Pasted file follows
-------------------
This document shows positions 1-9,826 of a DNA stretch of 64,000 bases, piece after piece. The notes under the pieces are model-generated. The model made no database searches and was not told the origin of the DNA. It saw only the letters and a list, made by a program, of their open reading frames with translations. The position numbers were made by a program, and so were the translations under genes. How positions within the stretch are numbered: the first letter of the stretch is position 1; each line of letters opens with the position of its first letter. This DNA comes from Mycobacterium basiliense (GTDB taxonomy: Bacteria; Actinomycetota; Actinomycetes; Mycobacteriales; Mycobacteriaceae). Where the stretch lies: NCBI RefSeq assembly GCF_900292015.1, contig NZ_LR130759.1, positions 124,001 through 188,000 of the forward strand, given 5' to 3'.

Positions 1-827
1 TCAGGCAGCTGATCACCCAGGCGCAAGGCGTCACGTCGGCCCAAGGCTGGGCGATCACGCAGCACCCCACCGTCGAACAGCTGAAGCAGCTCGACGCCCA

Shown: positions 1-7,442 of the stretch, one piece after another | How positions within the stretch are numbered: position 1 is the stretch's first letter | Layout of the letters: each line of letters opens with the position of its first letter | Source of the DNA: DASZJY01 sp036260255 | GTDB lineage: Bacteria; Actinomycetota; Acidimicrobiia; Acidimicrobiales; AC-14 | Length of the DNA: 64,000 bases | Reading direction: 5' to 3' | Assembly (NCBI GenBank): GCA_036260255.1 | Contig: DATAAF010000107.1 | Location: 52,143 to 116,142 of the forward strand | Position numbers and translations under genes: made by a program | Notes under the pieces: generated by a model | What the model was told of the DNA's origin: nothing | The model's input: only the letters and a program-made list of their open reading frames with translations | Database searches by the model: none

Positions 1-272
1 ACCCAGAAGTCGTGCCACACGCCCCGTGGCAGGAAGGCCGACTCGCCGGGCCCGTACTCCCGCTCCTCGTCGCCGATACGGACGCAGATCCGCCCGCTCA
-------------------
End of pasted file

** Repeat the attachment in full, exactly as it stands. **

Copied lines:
This document shows positions 1-9,826 of a DNA stretch of 64,000 bases, piece after piece. The notes under the pieces are model-generated. The model made no database searches and was not told the origin of the DNA. It saw only the letters and a list, made by a program, of their open reading frames with translations. The position numbers were made by a program, and so were the translations under genes. How positions within the stretch are numbered: the first letter of the stretch is position 1; each line of letters opens with the position of its first letter. This DNA comes from Mycobacterium basiliense (GTDB taxonomy: Bacteria; Actinomycetota; Actinomycetes; Mycobacteriales; Mycobacteriaceae). Where the stretch lies: NCBI RefSeq assembly GCF_900292015.1, contig NZ_LR130759.1, positions 124,001 through 188,000 of the forward strand, given 5' to 3'.

Positions 1-827
1 TCAGGCAGCTGATCACCCAGGCGCAAGGCGTCACGTCGGCCCAAGGCTGGGCGATCACGCAGCACCCCACCGTCGAACAGCTGAAGCAGCTCGACGCCCA

Shown: positions 1-7,442 of the stretch, one piece after another | How positions within the stretch are numbered: position 1 is the stretch's first letter | Layout of the letters: each line of letters opens with the position of its first letter | Source of the DNA: DASZJY01 sp036260255 | GTDB lineage: Bacteria; Actinomycetota; Acidimicrobiia; Acidimicrobiales; AC-14 | Length of the DNA: 64,000 bases | Reading direction: 5' to 3' | Assembly (NCBI GenBank): GCA_036260255.1 | Contig: DATAAF010000107.1 | Location: 52,143 to 116,142 of the forward strand | Position numbers and translations under genes: made by a program | Notes under the pieces: generated by a model | What the model was told of the DNA's origin: nothing | The model's input: only the letters and a program-made list of their open reading frames with translations | Database searches by the model: none

Positions 1-272
1 ACCCAGAAGTCGTGCCACACGCCCCGTGGCAGGAAGGCCGACTCGCCGGGCCCGTACTCCCGCTCCTCGTCGCCGATACGGACGCAGATCCGCCCGCTCA